Watch for “bloat” in dogs
A condition commonly referred to as “bloat” is one of the more prevalent threats to a dog’s health, and despite the fact that it is a severe issue for dogs, many people have either never heard of the condition or do not know much about it.
Even veterinarians are still unclear as to what causes bloat, although certain risk factors have been identified. The scientific name of the condition is known as gastric dilatation-volvulus, or GDV.
Bloat occurs in dogs when the animal’s stomach becomes overfilled with fluid, food or air. When this happens, the enlarged stomach can have an affect on other vital organs, causing loss of blood flow or oxygen. This condition is fatal for the animal if left untreated.
The American Society for the Prevention of Cruelty to Animals released information about bloat on their website, which states that while larger breeds are more susceptible to the condition, any dog is at risk.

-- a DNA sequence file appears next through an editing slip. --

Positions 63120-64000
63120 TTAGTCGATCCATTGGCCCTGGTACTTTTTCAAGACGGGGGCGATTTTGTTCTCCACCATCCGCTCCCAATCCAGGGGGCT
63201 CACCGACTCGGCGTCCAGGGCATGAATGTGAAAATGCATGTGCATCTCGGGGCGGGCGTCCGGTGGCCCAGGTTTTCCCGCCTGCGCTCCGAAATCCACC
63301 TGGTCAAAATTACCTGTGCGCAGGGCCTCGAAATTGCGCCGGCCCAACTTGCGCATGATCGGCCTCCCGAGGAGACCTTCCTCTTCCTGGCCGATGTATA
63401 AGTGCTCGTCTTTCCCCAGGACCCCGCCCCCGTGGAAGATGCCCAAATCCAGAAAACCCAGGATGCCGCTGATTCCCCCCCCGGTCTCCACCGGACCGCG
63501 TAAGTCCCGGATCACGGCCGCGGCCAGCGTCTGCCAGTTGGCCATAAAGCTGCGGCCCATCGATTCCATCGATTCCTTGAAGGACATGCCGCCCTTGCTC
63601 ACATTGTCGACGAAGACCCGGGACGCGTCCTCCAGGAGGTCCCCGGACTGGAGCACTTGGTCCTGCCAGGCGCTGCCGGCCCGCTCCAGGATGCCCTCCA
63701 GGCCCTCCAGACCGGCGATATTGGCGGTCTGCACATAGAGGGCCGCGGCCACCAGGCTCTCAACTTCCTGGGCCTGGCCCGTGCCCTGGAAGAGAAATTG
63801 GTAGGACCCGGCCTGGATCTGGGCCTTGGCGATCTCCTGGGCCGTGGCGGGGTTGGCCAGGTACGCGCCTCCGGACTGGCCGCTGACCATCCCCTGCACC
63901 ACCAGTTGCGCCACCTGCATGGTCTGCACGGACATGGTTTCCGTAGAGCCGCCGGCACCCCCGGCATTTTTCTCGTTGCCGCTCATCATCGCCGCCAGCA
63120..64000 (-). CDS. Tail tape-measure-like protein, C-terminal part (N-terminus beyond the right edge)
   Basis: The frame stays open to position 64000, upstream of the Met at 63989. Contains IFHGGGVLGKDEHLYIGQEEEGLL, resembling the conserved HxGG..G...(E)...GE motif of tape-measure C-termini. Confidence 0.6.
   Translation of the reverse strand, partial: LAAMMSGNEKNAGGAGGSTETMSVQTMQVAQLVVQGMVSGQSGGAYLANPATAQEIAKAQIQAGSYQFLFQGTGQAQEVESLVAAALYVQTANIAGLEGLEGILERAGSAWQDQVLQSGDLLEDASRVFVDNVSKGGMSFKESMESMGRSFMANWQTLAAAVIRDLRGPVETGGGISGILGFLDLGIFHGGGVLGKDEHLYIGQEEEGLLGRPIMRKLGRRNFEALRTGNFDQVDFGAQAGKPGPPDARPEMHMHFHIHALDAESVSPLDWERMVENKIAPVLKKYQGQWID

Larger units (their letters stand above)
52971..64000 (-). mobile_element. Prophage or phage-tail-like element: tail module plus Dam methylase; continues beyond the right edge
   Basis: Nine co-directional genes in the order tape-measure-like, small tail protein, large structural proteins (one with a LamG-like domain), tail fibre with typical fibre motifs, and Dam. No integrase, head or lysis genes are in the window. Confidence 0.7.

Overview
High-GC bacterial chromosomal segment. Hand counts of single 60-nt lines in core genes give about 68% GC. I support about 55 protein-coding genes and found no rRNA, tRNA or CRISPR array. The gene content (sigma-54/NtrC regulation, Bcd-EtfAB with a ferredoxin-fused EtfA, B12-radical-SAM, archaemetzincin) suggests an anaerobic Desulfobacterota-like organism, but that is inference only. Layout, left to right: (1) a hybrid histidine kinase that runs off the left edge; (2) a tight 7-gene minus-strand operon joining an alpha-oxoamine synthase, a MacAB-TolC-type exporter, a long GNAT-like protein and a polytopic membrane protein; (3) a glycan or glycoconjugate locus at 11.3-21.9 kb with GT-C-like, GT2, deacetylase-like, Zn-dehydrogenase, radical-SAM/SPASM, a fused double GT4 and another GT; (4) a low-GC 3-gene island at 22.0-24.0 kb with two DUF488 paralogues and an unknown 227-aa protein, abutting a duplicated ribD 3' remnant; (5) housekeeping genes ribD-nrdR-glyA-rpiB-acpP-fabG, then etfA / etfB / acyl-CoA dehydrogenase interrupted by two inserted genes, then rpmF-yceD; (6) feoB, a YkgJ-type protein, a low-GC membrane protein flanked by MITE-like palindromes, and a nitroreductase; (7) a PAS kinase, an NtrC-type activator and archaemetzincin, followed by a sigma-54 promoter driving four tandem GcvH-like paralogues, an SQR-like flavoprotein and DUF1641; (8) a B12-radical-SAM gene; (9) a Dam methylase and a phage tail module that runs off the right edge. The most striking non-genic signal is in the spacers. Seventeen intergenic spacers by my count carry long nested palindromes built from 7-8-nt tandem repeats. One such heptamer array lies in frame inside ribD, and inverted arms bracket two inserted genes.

The information released by the ASPCA states that while the exact cause of the condition is currently unknown, rapid eating, rigorous exercise after a meal, drinking too much and stress are all factors that could increase a dogs chances of GDV.
If a dog is struggling with shortness of breath, a distended abdomen and pale gums then they are displaying symptoms of bloat and need to be taken to a veterinarian as soon as possible. Other symptoms include a cold temperature and failed attempts to vomit despite retching.
Time is a crucial factor in treating bloat. The ASPCA’s website states that despite receiving immediate treatment, 25 to 40 percent of dogs suffering from the condition die. If a dog is provided treatment in time, a tube can be inserted down the esophagus to relieve the pressure. In some cases where the stomach has actually rotated, emergency surgery is necessary.
To prevent this condition, feed a dog multiple smaller meals a day and keep them from exercising too much before and after eating. Keep an eye on over-drinking and make sure the dog maintains a healthy weight.